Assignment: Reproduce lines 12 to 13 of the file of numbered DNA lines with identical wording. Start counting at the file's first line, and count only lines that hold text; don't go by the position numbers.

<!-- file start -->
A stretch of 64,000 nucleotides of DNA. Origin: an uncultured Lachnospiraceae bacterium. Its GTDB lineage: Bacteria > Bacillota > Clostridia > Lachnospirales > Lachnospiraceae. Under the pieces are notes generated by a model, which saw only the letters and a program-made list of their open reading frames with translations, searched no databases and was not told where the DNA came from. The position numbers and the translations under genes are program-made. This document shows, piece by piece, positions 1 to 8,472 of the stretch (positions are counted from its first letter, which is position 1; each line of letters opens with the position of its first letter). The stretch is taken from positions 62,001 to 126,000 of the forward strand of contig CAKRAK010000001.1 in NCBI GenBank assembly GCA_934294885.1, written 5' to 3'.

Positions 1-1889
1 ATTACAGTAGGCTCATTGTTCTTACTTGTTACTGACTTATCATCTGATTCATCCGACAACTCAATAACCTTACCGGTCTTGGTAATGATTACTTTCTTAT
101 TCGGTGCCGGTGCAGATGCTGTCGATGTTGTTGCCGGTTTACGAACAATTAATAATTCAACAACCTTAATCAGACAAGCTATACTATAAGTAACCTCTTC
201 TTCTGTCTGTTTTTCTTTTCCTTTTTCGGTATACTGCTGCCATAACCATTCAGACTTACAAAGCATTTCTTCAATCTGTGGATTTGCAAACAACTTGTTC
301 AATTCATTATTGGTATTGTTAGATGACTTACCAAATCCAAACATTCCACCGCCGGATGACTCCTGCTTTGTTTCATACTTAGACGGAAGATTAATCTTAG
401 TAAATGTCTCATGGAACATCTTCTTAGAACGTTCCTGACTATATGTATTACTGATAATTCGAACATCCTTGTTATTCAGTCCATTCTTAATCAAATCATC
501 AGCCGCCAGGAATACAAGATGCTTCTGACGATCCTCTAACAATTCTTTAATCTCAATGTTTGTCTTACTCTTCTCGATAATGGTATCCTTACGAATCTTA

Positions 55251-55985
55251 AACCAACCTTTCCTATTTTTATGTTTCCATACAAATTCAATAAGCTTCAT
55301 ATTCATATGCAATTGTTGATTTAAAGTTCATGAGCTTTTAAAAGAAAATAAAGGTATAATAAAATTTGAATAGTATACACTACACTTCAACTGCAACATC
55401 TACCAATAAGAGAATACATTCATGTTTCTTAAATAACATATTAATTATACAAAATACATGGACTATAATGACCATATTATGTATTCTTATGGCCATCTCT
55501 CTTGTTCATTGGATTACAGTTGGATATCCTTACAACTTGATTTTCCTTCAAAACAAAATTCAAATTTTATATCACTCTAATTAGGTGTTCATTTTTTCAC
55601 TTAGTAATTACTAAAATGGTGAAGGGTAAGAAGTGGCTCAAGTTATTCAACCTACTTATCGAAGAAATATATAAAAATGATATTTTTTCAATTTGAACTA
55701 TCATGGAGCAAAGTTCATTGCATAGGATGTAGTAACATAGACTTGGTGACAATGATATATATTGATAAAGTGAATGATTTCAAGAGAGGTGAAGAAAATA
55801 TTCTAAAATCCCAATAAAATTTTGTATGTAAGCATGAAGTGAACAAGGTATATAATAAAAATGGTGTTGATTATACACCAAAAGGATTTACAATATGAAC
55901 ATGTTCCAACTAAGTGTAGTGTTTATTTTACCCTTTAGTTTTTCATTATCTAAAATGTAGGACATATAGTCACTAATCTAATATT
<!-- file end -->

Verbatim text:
55401 TACCAATAAGAGAATACATTCATGTTTCTTAAATAACATATTAATTATACAAAATACATGGACTATAATGACCATATTATGTATTCTTATGGCCATCTCT
55501 CTTGTTCATTGGATTACAGTTGGATATCCTTACAACTTGATTTTCCTTCAAAACAAAATTCAAATTTTATATCACTCTAATTAGGTGTTCATTTTTTCAC